Today is Sunday and it was a Sunday kind of day. My day begins at 6am with the crowing of the biggest, blackest cock around, followed by the rest of the ranch gang waking up hungry. Somehow without the help of digital watches, satellites and cell phones, each mouth asking to be fed also has a stomach clock that keeps perfect time.
Gus and Woodrow, the burro brothers, start baying at exactly 7am, followed immediately by the neighing of their stable mates, Susu and Chico. The gang of three, Tommy, Edna and Chuy pipe in reminding me that there is no way I am going to the barn without feeding morning kibble. Whining as though their last meal was a week ago, I do my best to avoid the guilt tripping noise surrounding me as I drink my amazing cup of cappuccino.
Here in San Miguel de Allende, Mexico, my usual Sundays are catch up days. Days to review the upcoming week, finish up writing projects, take care of animals and talk with my family. Sometimes this day can actually feel stressful and filled feelings of, “I just don’t want to do anything today.” Sometimes I feel resentful that I can’t just hang out. Sometimes I think if I only had two more days of uninterrupted hours to get ahead of the game.
A whack on the side of the head moment came crashing down just after I finished cleaning the stables and feeding the horses when my beautiful “branches hanging down to the ground” Pirule Tree whispered to me, “Hey, aren’t you in charge of your life? Stop whining, come and sit.” Even though my ranch home with animals has been my lifelong dream, I rarely just stop, look and listen to the heartbeat of my land.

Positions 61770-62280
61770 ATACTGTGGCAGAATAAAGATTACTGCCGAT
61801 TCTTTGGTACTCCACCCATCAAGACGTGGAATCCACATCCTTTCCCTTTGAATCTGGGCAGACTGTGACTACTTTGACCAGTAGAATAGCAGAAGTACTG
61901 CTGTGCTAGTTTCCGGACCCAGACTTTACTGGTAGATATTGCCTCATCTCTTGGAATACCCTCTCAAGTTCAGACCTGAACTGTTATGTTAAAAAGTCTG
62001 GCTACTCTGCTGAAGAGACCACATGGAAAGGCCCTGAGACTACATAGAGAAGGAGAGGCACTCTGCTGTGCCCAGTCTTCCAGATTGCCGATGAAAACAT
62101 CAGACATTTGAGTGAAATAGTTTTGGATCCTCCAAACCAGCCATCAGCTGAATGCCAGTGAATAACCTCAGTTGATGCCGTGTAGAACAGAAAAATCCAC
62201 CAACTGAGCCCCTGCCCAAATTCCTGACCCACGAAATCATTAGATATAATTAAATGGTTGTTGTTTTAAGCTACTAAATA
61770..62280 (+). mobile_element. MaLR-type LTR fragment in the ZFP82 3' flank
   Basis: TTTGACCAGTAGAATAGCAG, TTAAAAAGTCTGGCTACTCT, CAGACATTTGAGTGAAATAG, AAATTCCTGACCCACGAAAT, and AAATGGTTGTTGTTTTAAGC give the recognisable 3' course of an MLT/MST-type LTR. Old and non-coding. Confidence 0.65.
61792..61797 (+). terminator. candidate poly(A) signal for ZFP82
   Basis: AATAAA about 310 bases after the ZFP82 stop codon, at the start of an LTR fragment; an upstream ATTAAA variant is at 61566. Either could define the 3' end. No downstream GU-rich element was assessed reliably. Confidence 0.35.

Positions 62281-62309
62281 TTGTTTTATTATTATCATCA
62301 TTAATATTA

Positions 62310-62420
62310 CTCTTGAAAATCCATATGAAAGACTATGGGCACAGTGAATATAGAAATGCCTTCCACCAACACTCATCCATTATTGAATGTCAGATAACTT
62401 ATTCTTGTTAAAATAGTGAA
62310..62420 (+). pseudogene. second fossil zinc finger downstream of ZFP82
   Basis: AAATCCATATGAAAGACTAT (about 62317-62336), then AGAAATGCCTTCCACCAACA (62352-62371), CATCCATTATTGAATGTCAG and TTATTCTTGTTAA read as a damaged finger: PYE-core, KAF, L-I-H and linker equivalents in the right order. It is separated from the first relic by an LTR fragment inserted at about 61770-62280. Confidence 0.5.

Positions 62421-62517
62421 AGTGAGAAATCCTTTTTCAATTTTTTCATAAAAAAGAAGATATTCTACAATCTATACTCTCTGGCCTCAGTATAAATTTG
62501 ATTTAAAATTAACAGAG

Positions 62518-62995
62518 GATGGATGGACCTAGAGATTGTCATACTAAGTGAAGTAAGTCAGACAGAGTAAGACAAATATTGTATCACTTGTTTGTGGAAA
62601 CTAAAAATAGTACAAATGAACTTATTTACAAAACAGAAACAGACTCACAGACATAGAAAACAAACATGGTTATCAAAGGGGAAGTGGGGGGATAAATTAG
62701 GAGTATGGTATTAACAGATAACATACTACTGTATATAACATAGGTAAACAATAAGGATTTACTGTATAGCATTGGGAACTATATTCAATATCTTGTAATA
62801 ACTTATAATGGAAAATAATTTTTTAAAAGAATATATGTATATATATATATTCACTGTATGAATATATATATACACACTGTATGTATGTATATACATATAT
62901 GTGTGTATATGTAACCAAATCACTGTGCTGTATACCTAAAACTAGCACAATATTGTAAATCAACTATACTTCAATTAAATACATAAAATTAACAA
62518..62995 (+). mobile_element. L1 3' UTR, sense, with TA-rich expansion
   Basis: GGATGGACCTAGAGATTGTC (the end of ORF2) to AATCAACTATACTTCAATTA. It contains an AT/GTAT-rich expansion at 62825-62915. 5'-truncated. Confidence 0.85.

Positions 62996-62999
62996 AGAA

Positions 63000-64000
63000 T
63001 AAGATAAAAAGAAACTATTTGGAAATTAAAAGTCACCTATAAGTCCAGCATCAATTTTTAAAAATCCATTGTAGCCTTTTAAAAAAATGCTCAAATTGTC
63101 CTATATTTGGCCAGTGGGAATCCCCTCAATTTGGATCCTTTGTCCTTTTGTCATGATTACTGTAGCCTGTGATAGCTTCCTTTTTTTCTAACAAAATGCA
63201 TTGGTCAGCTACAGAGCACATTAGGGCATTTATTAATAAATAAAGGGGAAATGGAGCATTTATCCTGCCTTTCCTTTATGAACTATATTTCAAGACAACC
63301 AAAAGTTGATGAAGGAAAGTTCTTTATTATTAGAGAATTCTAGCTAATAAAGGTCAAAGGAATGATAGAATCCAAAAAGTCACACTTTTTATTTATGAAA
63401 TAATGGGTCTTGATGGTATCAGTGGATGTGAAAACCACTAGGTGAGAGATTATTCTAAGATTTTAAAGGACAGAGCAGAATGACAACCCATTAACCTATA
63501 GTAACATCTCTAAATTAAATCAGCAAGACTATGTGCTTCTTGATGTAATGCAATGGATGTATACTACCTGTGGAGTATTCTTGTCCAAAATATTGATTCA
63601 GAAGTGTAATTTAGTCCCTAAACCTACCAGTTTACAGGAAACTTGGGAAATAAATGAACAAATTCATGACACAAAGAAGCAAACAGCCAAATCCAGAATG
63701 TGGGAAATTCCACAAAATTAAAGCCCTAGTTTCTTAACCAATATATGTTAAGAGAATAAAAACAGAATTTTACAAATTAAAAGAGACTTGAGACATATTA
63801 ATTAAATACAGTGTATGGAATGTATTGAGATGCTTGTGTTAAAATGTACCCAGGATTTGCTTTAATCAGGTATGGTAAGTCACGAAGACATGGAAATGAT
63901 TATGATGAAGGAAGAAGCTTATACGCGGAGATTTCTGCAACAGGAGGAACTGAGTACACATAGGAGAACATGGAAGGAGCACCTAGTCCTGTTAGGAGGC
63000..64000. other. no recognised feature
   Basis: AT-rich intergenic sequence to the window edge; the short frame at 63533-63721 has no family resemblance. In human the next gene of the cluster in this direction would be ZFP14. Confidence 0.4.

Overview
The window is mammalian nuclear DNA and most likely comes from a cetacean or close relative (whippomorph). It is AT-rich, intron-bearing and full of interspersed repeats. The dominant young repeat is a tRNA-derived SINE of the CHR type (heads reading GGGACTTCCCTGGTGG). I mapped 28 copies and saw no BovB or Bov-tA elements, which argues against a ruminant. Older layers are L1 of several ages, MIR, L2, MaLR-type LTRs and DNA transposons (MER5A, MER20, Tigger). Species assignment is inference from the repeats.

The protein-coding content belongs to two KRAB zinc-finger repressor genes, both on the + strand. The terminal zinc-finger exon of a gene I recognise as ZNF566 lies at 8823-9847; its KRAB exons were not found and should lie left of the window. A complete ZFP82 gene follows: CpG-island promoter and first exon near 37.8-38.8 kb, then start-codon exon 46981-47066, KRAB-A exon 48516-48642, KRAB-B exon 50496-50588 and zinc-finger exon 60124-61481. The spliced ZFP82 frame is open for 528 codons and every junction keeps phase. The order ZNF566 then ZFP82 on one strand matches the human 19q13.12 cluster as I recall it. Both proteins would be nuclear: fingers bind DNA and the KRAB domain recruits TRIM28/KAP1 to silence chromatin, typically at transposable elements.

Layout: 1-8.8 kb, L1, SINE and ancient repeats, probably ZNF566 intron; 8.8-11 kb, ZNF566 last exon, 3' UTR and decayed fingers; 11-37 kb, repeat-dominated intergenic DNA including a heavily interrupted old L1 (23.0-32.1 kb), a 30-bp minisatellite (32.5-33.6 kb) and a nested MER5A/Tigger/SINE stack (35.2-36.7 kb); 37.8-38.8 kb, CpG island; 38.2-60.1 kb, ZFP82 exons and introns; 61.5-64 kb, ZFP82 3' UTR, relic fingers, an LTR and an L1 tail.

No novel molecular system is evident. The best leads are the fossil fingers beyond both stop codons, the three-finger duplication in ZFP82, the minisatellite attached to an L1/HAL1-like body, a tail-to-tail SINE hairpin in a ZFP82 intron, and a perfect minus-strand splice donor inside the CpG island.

So I pause, wondering what drives me to keep going on a day that is called, “The day of rest.” Raised by depression survivor parents, my childhood was filled with messages about how to live my life. Messages such as, “Don’t stop until you are finished, never stop or the wolf will crash through the door, work hard then harder, keep your nose to the grindstone, you can rest when you are dead and my favorite, “an honest days work for an honest days pay.”
While these messages might seem old-fashion and no longer relevant in today’s self-focused world of pleasure and “me-ism,” being a post-war baby boomer meant a beautiful childhood of safety, innocence and playing outside in the dark. Growing up in the very best time ever in the United States to parents of Tom Brokaw’s Greatest Generation has been my life’s biggest gift. Parental words of advice have been the foundation and fertilizer of who I am today.
As I sit under my secret hiding place with the gang, I consider the pull between taking time to just go with the flow and messages from my childhood, coming to the decision that seeking balance now is my mission. Now working at a different speed, not necessarily less, just working with awareness that I now have choice about the “how” of working. Pause and listen long enough to know that the world will not come crashing down if I sit under my tree today and possibly end the day with an incomplete to do list (with the exception of hungry mouths satisfied).
So happy I took my time to enjoy the empty, silent, “pregnant with potential” white space today. So I sit longer than I could of imagined, watching the sun cross the sky and say, “Thank you!”